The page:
First published in The Herald on 7 May, 2014
An Icelandic musician once told me a theory for how his remote northerly country, with its population of 300,000, is able to produce such an inordinate number of interesting artists. “On a small island like ours,” he said, “a photographer can’t afford to only take landscapes.” His point was that Icelandic artists tend to muck in, creatively speaking. Whether it’s a world-famous pop star trying out an orchestral score or the local brass band leader organising a John Cage happening, “you can’t get too precious in a community where everyone knows your family,” the musician explained. “Maybe that gives us freedom. Maybe it means we aren’t afraid of trying stuff, even if it might not work out.”
First published in the Guardian on 6 May, 2014
Perth Concert Hall
Just two works made up this lunchtime programme, an intriguing pairing of music by Thomas Ades and Johannes Brahms. Both men were in their early 30s when they composed their piano quintets and their vying energy went well together: Ades’s beguilingly finespun one-movement work of 2001 next to Brahms’s muscular, sprawlingly romantic F-minor epic of 1864.
Ades’s quintet is a gem, full of gossamer textures and timeless themes that glimmer just out of reach like beacons in a haar. It’s fastidiously constructed, with intricately shifting rhythms and a structure so classical it seems almost radical, but it isn’t rigid, and the interlacing filigree needs a gentle flux that the Hebrides wasn’t able to muster. Part of the problem might be that the group doesn’t stick to a regular line-up; its membership seems to change for almost every programme. Individual players are superb (here the line-up included violinist Alexander Janiczek, whose pristine, silvery tone was perfect for Ades’s luminous writing) but they didn’t achieve the intuitive ebb-and-flow of musicians who work together all the time.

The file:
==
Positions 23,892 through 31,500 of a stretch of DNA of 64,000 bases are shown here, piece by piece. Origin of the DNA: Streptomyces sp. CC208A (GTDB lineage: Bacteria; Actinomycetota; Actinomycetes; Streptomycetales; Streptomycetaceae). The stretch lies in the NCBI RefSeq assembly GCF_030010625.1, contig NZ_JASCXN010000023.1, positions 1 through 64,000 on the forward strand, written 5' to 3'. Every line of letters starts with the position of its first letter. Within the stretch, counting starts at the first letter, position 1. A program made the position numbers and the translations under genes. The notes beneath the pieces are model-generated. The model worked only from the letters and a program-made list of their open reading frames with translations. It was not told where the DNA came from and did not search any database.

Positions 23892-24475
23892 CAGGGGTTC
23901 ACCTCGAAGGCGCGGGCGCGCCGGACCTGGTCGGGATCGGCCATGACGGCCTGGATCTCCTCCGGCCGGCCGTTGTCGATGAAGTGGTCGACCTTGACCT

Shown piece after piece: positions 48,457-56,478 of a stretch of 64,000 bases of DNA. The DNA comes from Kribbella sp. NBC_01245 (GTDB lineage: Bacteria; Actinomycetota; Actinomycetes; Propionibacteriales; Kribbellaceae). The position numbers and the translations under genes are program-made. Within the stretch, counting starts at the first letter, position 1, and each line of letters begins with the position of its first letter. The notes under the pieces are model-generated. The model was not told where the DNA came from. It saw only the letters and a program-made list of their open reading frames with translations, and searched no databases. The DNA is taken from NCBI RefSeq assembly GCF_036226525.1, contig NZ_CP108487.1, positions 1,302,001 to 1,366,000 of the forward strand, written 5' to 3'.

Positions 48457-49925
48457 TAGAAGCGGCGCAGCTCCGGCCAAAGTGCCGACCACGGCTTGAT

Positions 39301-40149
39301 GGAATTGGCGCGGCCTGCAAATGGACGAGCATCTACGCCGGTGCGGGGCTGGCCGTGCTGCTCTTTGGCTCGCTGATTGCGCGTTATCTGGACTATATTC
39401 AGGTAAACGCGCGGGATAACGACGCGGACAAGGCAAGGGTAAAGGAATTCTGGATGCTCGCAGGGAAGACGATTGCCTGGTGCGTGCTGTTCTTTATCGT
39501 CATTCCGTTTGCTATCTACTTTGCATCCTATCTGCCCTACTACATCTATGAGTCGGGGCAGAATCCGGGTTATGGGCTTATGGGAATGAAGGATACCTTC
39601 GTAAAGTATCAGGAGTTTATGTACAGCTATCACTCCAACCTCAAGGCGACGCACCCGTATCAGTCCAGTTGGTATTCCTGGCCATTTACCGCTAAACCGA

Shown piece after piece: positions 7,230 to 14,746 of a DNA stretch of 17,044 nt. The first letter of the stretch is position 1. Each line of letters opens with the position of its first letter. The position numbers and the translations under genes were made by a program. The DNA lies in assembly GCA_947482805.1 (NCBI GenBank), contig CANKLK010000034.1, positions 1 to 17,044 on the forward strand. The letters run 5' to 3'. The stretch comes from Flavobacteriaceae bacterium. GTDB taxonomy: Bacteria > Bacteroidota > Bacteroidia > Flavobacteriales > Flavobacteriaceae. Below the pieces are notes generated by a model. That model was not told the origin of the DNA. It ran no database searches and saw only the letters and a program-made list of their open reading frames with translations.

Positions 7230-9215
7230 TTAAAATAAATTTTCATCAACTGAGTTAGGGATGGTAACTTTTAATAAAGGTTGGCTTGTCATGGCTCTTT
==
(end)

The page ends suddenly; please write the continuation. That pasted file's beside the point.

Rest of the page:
First published in The Big Issue, 4-10 May 2014
Tectonics is back (Glasgow, May 9-11) with another bold, off-message weekend that’s arguably the hottest festival on the UK classical music calendar this summer. Although ‘classical’ is a tenuous term here: Tectonics’ mission statement is â€œto perform as broad a series of works and sound-worlds that you are likely to hear anywhereâ€. Yes, there are orchestral concerts, with the host ensemble (the BBC Scottish Symphony Orchestra) performing new works by David Behrman, John Oswald, Georg Frierdich Haas, Michael Finnissy and more. But it’s the not strictly orchestral â€“ the scrubbing out of borders, the lingering in mucky musical no man’s lands â€“ that makes Tectonics really interesting.